The Oxford Handbook of Publishing is a fine collection of essays that delves into the business of publishing, from all aspects. The articles range from the history of publishing, book making, book design, rights, copyright, publishing and social responsibility, curation, globalization and publishing, strategies, educational and academic publishing, publishing and technology, marketing, libraries and bookselling. A variety of business models are discussed including those firms that have been listed on the New York stock exchange. Surprisingly, Scholastic Inc. that has been discussed in detail and is one of the few firms listed on the NYSE is not considered one of the Big Five publishers. Nevertheless, every single chapter is so packed with information, data and analysis that it takes a while to absorb it all. The concluding chapter discussing the future of publishing is thought provoking. It discusses the impact of AI on publising, the idea of translation on demand, a service made popular by Google Translate, the importance of ebooks, print on demand and the escalating costs of making print books.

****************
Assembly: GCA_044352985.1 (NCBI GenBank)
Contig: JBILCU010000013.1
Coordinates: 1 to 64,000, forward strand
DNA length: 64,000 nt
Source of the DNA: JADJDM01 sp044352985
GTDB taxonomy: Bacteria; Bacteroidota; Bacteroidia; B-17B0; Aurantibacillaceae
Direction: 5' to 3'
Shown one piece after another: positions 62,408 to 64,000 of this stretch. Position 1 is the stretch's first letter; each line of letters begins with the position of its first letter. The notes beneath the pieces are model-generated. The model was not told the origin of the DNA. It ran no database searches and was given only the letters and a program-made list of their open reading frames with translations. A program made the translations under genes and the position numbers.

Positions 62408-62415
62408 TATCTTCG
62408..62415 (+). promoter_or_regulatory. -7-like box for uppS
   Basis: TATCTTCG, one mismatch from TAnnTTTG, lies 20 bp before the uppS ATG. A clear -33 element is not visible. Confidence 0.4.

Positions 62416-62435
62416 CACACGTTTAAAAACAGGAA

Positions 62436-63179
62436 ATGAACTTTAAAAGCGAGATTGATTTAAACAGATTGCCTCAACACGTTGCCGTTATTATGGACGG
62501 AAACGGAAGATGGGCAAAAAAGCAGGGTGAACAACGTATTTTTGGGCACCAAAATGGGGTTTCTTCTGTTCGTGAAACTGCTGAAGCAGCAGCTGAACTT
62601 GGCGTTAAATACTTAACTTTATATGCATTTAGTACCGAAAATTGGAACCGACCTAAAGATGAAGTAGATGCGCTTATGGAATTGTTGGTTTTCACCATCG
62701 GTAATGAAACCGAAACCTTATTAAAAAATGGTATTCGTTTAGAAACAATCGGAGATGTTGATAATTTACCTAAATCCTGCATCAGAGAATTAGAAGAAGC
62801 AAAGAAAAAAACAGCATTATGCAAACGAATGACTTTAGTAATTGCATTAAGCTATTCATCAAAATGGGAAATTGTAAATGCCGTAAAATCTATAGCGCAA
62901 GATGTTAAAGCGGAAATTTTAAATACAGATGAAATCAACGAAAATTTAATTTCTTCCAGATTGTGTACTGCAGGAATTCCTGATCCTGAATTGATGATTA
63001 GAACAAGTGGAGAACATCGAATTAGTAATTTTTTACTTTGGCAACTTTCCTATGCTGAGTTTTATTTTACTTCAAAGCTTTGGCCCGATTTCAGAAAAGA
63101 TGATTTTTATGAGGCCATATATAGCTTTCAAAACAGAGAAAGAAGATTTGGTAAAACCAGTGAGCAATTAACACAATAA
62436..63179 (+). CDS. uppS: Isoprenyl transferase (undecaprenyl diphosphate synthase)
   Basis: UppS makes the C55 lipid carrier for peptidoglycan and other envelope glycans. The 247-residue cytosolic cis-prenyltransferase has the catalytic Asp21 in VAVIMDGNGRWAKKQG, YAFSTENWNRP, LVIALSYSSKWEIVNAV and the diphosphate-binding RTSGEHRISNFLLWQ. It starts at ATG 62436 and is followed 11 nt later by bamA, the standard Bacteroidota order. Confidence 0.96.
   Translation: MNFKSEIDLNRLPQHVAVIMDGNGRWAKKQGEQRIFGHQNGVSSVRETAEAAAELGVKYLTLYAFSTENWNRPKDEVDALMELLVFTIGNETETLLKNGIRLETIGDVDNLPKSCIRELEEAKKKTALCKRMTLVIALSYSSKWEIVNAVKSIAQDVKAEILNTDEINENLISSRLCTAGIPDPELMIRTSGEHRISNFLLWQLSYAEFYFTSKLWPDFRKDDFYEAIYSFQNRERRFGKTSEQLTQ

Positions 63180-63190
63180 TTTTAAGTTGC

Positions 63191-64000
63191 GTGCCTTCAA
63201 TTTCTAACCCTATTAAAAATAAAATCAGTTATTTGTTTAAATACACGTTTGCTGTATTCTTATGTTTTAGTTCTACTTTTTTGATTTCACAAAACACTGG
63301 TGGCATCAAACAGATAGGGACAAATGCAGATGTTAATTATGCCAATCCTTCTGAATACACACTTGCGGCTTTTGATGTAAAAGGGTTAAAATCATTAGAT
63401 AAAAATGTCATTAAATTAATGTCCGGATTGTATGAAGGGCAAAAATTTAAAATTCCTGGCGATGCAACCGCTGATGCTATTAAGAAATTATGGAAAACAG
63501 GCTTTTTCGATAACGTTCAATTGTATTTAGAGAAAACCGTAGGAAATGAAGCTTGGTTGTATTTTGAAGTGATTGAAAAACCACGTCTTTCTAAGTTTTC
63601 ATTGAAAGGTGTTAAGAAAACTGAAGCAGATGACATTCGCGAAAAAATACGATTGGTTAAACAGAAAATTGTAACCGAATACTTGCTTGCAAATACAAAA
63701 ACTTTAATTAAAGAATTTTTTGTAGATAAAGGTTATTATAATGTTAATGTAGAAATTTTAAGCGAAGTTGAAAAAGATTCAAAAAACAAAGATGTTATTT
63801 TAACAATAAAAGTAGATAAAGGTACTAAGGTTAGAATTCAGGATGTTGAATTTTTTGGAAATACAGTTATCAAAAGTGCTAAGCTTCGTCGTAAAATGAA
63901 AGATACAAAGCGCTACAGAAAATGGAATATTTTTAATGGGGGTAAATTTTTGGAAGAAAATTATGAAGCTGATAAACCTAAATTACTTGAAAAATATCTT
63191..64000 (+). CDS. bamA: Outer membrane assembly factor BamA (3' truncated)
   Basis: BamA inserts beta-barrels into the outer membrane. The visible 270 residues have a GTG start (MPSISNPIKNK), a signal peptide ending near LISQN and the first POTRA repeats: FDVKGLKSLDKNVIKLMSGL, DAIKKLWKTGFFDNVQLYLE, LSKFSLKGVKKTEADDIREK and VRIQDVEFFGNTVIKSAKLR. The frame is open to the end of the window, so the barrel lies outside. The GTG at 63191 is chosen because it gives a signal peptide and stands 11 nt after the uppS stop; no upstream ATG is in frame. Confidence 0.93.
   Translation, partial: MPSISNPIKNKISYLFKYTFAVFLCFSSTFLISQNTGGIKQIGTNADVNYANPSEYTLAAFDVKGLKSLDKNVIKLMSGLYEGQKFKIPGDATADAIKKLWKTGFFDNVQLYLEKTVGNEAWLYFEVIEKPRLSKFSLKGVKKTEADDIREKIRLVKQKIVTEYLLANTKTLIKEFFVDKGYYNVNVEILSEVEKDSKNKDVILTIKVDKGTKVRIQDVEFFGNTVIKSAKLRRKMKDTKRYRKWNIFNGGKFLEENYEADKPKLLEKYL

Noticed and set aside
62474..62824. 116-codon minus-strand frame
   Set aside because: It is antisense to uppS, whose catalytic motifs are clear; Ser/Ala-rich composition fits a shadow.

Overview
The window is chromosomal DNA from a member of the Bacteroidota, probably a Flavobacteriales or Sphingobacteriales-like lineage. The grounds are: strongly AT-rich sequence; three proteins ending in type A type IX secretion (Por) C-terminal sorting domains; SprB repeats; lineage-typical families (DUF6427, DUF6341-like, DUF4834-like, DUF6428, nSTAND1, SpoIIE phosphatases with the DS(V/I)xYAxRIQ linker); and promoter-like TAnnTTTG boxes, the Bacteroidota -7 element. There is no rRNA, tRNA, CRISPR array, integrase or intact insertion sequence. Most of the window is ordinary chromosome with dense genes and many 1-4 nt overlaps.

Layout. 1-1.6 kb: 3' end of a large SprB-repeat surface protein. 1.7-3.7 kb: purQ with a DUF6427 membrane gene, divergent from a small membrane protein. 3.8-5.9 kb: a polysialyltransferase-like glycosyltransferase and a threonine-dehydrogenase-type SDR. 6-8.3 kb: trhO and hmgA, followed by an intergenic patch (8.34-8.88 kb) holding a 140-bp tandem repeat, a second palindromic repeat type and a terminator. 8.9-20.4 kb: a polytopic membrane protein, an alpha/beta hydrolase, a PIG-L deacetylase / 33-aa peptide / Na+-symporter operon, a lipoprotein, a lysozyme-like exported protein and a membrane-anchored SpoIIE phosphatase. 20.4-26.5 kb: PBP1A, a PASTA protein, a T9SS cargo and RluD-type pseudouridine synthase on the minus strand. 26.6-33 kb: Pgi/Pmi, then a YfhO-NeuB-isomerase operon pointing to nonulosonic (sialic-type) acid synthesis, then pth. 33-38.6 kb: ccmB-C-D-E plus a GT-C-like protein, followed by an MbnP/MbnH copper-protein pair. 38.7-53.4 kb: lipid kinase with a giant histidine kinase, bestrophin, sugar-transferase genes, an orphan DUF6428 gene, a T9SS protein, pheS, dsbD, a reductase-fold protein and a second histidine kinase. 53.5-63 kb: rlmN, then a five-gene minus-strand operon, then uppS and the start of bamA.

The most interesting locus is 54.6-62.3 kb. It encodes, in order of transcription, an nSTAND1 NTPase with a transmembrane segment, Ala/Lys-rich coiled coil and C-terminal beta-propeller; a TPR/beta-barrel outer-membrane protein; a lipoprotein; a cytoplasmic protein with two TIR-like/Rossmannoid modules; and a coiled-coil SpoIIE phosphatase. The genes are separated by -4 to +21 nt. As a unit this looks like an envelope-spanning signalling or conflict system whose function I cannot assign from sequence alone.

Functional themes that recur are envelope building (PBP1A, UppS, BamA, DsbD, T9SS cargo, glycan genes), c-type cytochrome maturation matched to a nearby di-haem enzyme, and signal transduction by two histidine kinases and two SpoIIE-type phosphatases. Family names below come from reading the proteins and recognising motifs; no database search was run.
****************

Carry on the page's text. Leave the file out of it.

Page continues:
Much of what is dicussed in this book is very relevant to the book publishing industry. It is seeped in histories. It shares immense amounts of knowledge as many of the essays are written by well-known publishing professionals. The case studies discussed in the book are informative and will make for essential reading in coming years. Yet it is inexplicable why large book markets outside of Anglo-America are reduced to passing references in the essays instead of being discussed in equal measure as examples cited from Anglo-America. It is an opportunity lost particularly when the business of publishing is viewed on a global scale where all markets are considered equally.
Nevertheless it is a book that is hugely useful and will find its place in many reference sections of libraries. It will be cited for many years to come. It is phenomenal work contained in a single volume.
Inside Book Publishing is already a classic in publishing studies. This is the 6th edition of the book whose editors are Giles Clark and Angus Phillips. Their opening remarks in the preface is worth reproducing: